Fire Proof Coatings Intumescent Paint

fireproof paint

Using Intumescents to Protect Buildings Against Fire

Fireproofing can be a matter of life or death, and people who own or manage commercial or residential structures must bear this in mind. Establishing measures to prevent fire from consuming a building is essential to many people’s safety. This is why fire prevention is built into U.S. building regulations.

Intumescent coatings can help residents or workers flee a building securely in case of fire. They cause fire to spread more slowly than it would otherwise, and they aid firefighters in their effort to put it out. They also help keep firefighters safe. When fire occurs, facilities with such coatings remain more structurally intact than their unprotected counterparts. This can save owners a considerable amount of money.

Minimizing Fire Damage to a Building
Fire prevention means implementing two kinds of measures: active and passive. The former confront the fire directly; sprinklers, alarms, and extinguishing devices are the best-known examples. Detection, communication, and suppression are the primary tasks of active measures. In contrast, passive measures limit a fire’s expansion. Fireproof coatings fall under the category, as they minimize the area a fire occupies and, ideally, keep the facility from falling apart.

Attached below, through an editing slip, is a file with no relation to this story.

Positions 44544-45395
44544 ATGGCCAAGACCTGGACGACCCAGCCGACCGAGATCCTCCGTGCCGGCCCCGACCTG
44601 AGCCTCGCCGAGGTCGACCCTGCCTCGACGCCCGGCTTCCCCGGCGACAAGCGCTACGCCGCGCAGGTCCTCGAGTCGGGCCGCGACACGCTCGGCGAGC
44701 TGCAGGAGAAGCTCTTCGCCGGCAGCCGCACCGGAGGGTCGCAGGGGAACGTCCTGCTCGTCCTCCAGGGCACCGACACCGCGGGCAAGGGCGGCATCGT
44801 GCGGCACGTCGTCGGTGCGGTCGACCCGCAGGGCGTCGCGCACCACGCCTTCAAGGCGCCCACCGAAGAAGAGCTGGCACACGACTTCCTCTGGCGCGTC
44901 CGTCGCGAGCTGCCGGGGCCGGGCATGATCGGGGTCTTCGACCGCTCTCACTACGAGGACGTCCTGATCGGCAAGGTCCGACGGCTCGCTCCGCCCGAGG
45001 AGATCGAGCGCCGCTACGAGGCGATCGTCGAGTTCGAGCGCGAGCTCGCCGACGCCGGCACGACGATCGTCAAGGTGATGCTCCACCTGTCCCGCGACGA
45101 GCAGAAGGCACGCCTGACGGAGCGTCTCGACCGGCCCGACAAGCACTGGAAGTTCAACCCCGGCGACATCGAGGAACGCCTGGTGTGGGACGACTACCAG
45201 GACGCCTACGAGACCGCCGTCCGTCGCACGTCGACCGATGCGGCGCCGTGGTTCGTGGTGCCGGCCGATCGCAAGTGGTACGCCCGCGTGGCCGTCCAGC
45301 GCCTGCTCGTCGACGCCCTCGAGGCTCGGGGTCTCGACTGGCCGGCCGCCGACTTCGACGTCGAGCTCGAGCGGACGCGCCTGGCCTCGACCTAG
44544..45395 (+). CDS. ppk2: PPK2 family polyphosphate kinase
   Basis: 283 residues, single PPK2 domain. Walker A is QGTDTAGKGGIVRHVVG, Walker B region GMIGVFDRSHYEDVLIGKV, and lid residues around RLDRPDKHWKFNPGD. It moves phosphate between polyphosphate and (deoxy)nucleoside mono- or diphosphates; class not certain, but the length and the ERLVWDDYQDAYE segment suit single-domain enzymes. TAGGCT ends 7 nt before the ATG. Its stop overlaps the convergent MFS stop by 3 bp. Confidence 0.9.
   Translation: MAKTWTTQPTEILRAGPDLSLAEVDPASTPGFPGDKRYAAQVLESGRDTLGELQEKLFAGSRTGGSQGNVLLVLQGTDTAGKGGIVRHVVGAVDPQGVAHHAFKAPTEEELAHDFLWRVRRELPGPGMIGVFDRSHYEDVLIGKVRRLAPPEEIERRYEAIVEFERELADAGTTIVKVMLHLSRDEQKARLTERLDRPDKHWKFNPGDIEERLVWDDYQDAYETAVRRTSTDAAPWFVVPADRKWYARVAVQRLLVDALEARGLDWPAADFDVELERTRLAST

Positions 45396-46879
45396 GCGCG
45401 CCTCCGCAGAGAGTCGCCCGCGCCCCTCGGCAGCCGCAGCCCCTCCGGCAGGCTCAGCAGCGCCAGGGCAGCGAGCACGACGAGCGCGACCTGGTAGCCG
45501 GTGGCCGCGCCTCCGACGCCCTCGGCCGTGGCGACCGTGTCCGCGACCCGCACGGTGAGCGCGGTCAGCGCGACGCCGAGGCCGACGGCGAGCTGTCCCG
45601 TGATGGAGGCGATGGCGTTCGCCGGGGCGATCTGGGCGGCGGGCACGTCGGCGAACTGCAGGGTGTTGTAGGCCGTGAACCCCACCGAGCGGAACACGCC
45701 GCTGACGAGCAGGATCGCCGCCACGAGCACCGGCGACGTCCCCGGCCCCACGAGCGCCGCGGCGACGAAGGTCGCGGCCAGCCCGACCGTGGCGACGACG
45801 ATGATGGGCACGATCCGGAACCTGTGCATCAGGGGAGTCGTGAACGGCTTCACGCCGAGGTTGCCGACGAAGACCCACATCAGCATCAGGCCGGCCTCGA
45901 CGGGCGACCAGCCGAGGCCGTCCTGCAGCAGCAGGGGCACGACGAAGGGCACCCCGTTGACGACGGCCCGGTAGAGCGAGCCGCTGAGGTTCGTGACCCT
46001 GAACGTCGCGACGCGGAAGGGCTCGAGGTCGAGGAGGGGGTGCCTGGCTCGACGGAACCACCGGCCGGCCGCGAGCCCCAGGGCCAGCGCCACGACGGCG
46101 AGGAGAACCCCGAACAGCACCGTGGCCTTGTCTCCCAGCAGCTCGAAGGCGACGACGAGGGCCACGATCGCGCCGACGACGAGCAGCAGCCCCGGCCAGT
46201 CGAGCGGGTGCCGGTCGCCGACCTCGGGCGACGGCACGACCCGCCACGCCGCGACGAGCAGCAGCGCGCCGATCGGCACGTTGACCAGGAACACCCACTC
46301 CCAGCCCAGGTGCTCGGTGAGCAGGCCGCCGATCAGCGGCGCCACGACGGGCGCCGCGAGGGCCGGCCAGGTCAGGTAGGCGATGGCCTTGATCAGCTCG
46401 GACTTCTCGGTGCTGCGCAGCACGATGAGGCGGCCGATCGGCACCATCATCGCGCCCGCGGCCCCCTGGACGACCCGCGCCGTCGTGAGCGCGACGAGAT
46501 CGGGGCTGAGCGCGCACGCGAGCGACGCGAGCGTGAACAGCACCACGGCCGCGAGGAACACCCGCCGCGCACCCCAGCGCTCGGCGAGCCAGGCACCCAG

The Importance of Intumescents
Fireproof coatings are at the heart of most passive fire prevention strategies. When fire reaches an intumescent coating, the coating expands and chars. Charred material does not conduct heat well, which generally keeps the fire from continuing on its destructive path. Most intumescents include hydrates, sodium silicates, and graphite. As most beginning chemistry students can explain, hydrates release water when heated up. This process, which is endothermic (heat absorbing), not only cools down the area but also creates the aforementioned char.
When no fire is present, intumescents look more or less like regular paints. In an inferno, however, they readily do their job: protecting the building. Steel in particular is important to fireproof with intumescent coatings. Once it reaches a certain temperature, steel endures irreversible damage.
The Role of Professional Contractors
Facility owners or managers hire contractors to keep buildings and people safe. Professional contractors who know how to work with intumescents can help ensure that a structure is truly protected from fire. No coating is effective if improperly applied. When they are implemented in the right way, on the other hand, intumescents can preserve countless lives, not to mention a building’s structural integrity. The key is tailoring a facility’s fireproofing to its specific needs. As long as these are met (along with local and federal building standards), disaster can be averted when fire strikes.

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